The Release 10 functionality set was frozen in the June 2011 standards release (SA#52). LTE Release 10 is considered to be the start of LTE-Advanced. It significantly improved data throughput and extended cell coverage. Highlights from Release 10 include:
Higher order MIMO antenna configurations supporting up to 8×8 downlinks and 4×4 uplinks
Data throughput of up to 3 Gbps downlink and 1.5 Gbps uplink
Carrier aggregation (CA), allowing the combination of up to five separate carriers to enable bandwidths of up to 100 MHz
Relay nodes to support Heterogeneous Networks (HetNets) containing a wide variety of cell sizes
Enhanced intercell interference coordination (eICIC) to improve performance toward the edge of cells
The Release 11 functionality set was frozen in the March 2013 standards release (SA#59). LTE Release 11 included refinements to existing Release 10 capabilities, including:
Enhancements to Carrier Aggregation, MIMO, relay nodes, and eICIC.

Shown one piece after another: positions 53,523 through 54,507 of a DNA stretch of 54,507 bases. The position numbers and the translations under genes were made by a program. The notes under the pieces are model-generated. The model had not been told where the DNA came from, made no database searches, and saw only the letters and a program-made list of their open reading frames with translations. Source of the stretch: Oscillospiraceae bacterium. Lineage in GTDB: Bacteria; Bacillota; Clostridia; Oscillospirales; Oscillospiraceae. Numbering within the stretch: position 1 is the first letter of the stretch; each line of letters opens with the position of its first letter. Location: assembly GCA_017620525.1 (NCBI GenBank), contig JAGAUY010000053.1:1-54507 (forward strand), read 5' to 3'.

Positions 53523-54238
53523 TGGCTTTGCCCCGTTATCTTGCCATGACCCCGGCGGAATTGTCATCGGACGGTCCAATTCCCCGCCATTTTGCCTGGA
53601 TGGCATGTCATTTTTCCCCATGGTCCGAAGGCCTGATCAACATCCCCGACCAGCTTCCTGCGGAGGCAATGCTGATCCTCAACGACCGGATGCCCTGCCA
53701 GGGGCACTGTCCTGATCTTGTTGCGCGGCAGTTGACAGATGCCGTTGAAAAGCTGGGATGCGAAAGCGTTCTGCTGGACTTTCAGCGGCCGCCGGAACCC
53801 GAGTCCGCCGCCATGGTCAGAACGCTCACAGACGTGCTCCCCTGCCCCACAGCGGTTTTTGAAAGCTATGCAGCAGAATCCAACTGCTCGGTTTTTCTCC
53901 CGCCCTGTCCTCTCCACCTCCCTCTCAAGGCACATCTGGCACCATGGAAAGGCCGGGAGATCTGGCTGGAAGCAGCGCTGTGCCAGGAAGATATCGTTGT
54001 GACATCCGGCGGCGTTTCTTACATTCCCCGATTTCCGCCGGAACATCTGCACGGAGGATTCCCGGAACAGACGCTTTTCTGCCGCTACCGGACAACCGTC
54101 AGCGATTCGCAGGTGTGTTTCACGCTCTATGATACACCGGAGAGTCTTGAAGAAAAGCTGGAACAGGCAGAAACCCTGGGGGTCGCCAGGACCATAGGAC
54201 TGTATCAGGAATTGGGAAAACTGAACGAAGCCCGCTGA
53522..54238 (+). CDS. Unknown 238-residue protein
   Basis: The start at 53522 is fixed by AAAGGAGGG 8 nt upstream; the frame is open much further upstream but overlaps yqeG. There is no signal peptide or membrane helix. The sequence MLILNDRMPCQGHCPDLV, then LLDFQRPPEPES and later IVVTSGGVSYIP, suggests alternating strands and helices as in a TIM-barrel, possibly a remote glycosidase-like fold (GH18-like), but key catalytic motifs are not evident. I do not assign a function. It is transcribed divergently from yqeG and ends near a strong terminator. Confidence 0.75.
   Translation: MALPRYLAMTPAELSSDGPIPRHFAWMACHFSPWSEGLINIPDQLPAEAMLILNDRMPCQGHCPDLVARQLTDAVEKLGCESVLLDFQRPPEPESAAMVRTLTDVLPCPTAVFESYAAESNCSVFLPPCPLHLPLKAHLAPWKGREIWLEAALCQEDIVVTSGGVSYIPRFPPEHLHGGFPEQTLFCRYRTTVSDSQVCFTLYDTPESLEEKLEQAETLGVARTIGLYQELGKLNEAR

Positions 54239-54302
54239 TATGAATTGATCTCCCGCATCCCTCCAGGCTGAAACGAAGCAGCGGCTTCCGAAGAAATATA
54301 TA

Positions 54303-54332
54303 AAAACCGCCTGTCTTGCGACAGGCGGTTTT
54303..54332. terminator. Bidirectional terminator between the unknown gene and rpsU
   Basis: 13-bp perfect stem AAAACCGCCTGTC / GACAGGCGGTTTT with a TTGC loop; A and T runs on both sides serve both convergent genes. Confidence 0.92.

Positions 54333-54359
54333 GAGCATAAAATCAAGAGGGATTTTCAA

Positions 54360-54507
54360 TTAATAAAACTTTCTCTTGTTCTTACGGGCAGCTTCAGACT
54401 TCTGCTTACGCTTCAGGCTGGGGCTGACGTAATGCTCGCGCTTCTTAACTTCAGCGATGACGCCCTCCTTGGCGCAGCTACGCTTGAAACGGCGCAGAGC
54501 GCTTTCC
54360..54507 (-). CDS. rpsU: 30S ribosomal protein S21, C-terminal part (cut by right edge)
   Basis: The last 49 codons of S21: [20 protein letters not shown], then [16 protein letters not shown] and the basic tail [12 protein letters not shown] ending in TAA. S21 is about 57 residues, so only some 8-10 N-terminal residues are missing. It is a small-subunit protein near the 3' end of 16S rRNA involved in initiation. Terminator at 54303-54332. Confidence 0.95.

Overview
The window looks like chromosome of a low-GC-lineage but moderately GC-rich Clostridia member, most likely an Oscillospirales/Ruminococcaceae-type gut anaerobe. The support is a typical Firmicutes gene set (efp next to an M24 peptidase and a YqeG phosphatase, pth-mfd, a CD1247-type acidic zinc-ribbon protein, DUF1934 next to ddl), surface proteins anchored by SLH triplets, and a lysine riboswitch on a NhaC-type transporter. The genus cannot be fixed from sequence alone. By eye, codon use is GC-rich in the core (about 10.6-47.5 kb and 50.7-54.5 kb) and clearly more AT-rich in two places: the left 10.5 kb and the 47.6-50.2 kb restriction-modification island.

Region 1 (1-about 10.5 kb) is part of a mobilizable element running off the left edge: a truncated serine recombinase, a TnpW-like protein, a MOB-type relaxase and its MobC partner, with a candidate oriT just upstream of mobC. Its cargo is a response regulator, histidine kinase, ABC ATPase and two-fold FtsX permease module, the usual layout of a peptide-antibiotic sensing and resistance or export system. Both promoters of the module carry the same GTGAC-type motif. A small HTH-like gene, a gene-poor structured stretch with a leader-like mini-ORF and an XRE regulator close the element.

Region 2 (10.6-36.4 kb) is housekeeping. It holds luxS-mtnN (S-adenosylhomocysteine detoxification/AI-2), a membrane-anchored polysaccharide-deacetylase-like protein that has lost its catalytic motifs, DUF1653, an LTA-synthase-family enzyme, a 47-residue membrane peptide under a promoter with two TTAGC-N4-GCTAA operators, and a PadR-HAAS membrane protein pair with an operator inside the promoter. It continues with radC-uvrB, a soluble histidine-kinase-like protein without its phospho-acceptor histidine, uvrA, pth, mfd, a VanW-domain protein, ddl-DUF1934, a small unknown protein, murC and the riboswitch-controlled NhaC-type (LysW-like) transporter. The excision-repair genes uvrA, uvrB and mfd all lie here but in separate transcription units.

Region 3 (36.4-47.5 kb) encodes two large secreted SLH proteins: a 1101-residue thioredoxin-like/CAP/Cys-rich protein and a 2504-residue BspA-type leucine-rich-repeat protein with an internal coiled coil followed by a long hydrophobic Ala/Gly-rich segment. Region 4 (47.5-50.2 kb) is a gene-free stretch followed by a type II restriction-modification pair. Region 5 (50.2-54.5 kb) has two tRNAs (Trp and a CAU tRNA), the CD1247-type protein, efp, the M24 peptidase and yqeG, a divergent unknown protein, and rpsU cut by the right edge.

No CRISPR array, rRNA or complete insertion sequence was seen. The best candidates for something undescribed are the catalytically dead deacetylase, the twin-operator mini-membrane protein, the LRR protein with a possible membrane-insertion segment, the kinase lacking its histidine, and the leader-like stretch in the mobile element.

Coordinated multipoint transmission and reception (CoMP) to enable simultaneous communication with multiple cells.
Enhanced PDCCH (EPDCCH), which uses PDSCH resources for transmitting control information. Previously, from Release 8, control information could only be transmitted in the PDCCH region of subframes.
Introduction of new frequency bands.
The Release 12 functionality set was frozen in the March 2015 standards release (SA#67). Highlights from Release 12 include:
Enhanced small cells for LTE, introducing a number of features to improve the support of HetNets.
Intersite carrier aggregation to coordinate the capabilities and backhaul of adjacent cells.
Machine-to-machine (M2M) communication, also referred to as machine-type communication (MTC).
Device-to-device (D2D) interface to support public safety communications systems, and proximity services (ProSe) for discovery and group communications. The LTE D2D interface is called a sidelink.
Interworking between LTE and WiFi or HSPDA.
Higher order modulation schemes of up to 64-QAM.
LTE operation in unlicensed spectrum.
The LTE standard releases from 13 onwards are known as LTE-Advanced Pro. Highlights from Release 13 include:
New working group introduced for programming of mission critical applications.
Carrier aggregation (CA), allowing the combination of up to 32 separate carriers to enable bandwidths of up to 640 MHz.
LTE operation in a combination of licensed and unlicensed spectrum.
Intersite carrier aggregation, to coordinate the capabilities and backhaul of adjacent cells.